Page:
Although the rate of regrowth slowed, at the five-year mark hair growth was still improved over the baseline levels.
Rietschel and Duncan (1987)
Rietschel and Duncan examined subjects who had used Minoxidil topical solution for 2.5 years (5).
32% of the men in the study had hair that grew long enough to be cut. In all, 36% were satisfied with the treatment, feeling that the results were worth the effort and cost.
European Findings (2016)
A study in Germany examined the long-term effects (104 weeks) of Minoxidil topical foam (MTF). The research began as a 24-week randomized, double-blind, placebo-controlled study. This continued as an 80-week, open-label extension phase (6).
One group received 5% MTF for 104 weeks. Another group received a placebo topical foam until week 24, followed by 5% Minoxidil solution for 80 weeks.
The researchers assessed hair growth at baseline and then at weeks 24, 52, 76, and 104.
The authors concluded that: “5% MTF is effective in stabilizing hair density, hair width and scalp coverage in both frontotemporal and vertex areas over an application period of 104 weeks while showing a good safety and tolerability profile with a low rate of irritant contact dermatitis.”
Gupta and Charrette
Gupta and Charrette performed a systematic review of the existing research on Minoxidil solution (7). They concluded there was a statistically significant effect in promoting hair growth. However, only some of the subjects were pleased with their results. A major issue was poor patient compliance with the treatment regimen.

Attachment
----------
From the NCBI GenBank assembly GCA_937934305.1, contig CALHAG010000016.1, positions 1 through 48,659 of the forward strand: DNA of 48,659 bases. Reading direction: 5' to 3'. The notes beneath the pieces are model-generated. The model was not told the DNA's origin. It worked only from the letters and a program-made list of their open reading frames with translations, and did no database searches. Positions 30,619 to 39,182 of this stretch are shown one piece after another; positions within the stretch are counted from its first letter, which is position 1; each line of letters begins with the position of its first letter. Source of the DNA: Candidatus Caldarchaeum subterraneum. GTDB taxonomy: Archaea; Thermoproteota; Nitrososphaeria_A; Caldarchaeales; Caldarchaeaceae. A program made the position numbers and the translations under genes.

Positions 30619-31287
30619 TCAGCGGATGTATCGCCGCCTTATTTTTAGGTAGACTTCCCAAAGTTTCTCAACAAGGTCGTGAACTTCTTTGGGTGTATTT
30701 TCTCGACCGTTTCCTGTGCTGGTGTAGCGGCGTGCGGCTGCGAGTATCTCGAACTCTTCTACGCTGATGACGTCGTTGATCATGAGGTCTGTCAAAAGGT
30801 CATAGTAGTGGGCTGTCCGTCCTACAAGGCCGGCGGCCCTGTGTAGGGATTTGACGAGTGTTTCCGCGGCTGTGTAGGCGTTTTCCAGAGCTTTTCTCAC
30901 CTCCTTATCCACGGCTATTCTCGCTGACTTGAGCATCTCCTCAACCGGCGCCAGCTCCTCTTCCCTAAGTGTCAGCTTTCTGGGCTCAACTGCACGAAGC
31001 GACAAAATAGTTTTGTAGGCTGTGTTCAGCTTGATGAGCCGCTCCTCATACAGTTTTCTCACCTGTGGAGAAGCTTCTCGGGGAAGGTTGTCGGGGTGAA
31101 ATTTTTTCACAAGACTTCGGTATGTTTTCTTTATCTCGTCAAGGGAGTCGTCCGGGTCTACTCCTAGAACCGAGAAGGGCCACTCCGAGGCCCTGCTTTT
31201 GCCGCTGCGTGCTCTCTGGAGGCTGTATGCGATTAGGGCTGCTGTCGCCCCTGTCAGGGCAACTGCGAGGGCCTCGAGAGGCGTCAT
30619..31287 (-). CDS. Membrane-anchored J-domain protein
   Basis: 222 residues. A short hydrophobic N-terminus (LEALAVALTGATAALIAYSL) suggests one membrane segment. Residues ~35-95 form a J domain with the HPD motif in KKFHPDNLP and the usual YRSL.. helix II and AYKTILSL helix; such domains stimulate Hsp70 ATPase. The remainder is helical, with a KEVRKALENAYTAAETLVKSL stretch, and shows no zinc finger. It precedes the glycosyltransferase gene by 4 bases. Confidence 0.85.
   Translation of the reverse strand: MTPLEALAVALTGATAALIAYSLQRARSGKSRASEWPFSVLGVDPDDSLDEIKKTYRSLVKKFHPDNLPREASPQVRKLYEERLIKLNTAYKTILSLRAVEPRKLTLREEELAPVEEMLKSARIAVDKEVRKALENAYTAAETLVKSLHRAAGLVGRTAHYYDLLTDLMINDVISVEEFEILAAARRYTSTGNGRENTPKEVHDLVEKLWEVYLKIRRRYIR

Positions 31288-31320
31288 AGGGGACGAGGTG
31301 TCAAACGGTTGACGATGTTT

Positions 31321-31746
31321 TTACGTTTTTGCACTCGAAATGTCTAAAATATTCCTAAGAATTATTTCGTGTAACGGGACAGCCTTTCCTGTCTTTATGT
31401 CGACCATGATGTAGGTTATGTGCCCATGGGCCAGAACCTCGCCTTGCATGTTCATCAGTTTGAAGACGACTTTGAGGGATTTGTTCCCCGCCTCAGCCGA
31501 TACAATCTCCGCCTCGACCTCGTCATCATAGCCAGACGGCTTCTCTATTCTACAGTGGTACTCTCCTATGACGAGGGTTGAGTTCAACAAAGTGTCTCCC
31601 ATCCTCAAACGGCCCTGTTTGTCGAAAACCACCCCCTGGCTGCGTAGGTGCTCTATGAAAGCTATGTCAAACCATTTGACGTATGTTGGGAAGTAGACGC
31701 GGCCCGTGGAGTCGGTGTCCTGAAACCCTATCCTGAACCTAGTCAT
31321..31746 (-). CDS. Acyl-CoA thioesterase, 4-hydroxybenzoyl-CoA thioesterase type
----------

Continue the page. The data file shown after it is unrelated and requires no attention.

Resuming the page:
Minoxidil Side Effects and Considerations
While minoxidil has proven to be effective in the treatment of alopecia, it does have some side effects.
The most common side effects are local irritation, including itching, flaking, burning, and rash.
In addition to side effects, there are a few things to consider before beginning treatment.
- Results only last as long as treatment continues. When you quit minoxidil, any new hair you have regrown will fall back out.
- The treatment covers symptoms, but it does not treat the root cause.
- If you do not see results after 4 months, you should consider discontinuing treatment.
With these side effects and considerations in mind, it is natural to want to consider other potential options.
Are There Pharmaceutical Alternatives to Minoxidil?
At present, Rogaine (minoxidil) and Propecia (finasteride) are the only hair loss treatments that the FDA has approved.
Unlike minoxidil, finasteride is a pill that works systemically. It reverses hair loss by inhibiting 5AR. As a result, the body produces less DHT. The major disadvantage of finasteride is its unpleasant side effects. The most important of these are:
- loss of sexual desire
- erectile dysfunction
- changes in sperm production
Because finasteride is a powerful medication with potentially more severe side effects, you can only purchase it with a doctor’s prescription.
Are There Natural Alternatives to Minoxidil?